The following article was contributed by Tom Caggiano

New Jersey Paleontological Society.

Copyright 2000-2012 by Tom Caggiano and Mike Everhart

Updated 10/30/2012



LEFT: Ptychodus mortoni jaw plate found by Mike Triebold, August 16, 1996 in the Smoky Hill Chalk of northeastern Lane County (above marker unit 6, Middle Santonian)

(See updates of latest work on Ptychodus by Tom Caggiano and Mike Everhart at the bottom of this page - Also Tom found a dinosaur!)

We left New Jersey on April 20, 1995, for what has become an annual event. "Maniac Fossil Collecting" is how I try to describe it to friends of the non-fossil kind. Only a maniac would drive thirty hours non-stop to the Midwest to spend seven long days walking up and down hills and valleys in the unpredictable weather of early Spring. But I love it so much that on the thirty hour drive home I'm already looking forward to next year’s trip.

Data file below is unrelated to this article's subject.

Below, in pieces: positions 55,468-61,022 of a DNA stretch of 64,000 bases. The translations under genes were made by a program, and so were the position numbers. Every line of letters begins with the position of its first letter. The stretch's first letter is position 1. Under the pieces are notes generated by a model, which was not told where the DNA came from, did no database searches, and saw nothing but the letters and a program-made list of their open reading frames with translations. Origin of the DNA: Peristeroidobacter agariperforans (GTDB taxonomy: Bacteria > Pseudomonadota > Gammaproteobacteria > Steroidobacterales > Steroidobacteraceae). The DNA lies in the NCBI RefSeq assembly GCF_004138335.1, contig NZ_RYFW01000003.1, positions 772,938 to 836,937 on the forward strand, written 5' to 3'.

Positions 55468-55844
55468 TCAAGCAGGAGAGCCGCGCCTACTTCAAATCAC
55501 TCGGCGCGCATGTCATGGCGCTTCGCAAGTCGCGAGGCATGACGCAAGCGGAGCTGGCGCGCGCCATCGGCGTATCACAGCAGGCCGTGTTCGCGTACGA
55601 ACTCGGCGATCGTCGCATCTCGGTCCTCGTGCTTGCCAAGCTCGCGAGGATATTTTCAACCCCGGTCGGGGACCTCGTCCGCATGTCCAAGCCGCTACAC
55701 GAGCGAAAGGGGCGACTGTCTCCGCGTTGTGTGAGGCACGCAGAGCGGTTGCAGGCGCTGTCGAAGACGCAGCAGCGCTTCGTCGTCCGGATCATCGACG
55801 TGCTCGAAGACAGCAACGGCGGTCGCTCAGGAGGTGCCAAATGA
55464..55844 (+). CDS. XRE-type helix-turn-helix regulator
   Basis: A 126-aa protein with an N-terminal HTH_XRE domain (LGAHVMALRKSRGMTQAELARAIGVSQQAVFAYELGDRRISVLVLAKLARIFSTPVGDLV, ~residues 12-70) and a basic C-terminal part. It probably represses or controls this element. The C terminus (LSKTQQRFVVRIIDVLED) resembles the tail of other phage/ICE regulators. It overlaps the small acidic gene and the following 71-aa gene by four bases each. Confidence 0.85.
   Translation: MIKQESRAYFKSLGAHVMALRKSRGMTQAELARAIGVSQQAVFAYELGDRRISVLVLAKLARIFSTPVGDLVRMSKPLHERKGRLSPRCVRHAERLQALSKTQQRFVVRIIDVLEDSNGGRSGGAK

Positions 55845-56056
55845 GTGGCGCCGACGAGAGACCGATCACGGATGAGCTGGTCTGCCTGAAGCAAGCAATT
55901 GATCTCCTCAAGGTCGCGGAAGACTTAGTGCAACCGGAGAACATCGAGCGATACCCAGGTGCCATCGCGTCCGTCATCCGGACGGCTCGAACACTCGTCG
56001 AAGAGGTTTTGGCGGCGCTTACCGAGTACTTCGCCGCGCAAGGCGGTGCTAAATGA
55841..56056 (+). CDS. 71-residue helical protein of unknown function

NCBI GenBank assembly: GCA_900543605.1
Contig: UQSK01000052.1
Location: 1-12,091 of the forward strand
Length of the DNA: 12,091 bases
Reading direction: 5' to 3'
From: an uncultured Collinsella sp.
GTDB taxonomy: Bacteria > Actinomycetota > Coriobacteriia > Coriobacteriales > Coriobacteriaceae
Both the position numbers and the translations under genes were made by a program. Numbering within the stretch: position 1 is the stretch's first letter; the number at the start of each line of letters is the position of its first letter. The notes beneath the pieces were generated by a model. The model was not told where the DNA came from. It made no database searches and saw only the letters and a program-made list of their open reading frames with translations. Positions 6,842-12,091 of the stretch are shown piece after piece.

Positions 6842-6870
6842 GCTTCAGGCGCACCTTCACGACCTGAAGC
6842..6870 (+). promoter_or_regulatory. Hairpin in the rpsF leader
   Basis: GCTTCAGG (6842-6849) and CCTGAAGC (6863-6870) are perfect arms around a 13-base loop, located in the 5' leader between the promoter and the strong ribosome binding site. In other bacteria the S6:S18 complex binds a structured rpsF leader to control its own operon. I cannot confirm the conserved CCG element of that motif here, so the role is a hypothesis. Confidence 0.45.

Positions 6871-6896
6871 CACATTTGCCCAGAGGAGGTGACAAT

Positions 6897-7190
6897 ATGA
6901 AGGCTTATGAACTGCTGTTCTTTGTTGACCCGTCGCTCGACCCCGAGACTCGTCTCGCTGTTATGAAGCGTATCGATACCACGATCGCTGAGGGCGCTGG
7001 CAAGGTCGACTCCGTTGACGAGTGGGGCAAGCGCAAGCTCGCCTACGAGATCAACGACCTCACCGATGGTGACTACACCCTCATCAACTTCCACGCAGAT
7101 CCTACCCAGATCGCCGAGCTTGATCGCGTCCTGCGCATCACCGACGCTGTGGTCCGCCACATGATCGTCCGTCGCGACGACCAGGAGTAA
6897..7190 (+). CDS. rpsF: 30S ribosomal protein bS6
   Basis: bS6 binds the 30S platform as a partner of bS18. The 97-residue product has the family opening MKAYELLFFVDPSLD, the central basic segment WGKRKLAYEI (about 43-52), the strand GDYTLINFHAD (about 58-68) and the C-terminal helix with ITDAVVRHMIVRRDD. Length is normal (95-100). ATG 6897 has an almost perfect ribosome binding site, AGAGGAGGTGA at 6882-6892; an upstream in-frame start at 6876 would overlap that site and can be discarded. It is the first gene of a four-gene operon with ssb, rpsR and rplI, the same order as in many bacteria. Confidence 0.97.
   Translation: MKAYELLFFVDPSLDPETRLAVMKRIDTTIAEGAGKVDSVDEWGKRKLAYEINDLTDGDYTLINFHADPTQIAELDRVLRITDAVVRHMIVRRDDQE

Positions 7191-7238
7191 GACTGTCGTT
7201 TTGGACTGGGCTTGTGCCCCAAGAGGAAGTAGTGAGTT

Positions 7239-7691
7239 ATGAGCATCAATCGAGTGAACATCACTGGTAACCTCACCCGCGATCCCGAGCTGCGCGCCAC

This year, our first destination was Kansas. We were returning for a second time to the Smoky Hill chalk formation. The chalk was deposited on the bottom of the great inland sea, during the Late Cretaceous, near the end of the Age of Dinosaurs. The calcium rich shells of dying micro-organisms deposited chalk at the rate of about one inch every seven hundred years. While dinosaurs roamed the shores, the sea was home to mosasaurs, turtles, plesiosaurs, sharks and many types of predatory fishes, some of which grew quite large. Pteranodons, a few birds, some smaller fish and a selection of invertebrates rounded out the picture of life.

Trip leader Jim Bourdon planned stops at two university natural history museums on the way out to whet our appetites and inspire fantasies of what we might find. We would, after all, be collecting in the same sediments in which Charles Sternberg made many of his famous discoveries. One of the fossils that had caught my attention was a complete set of sharks teeth. I'd seen two sets, one in the Sternberg Museum at Fort Hays State University, and one in the collection of Mike Everhart, who would be our guide on the trip.

As we rode out on our first day of collecting, my dream was to find a complete shark. Of course, I also needed a mosasaur skull and a complete fish. I always get carried away with fantasies of what I might find, but that's the great thing about this hobby, you never know.............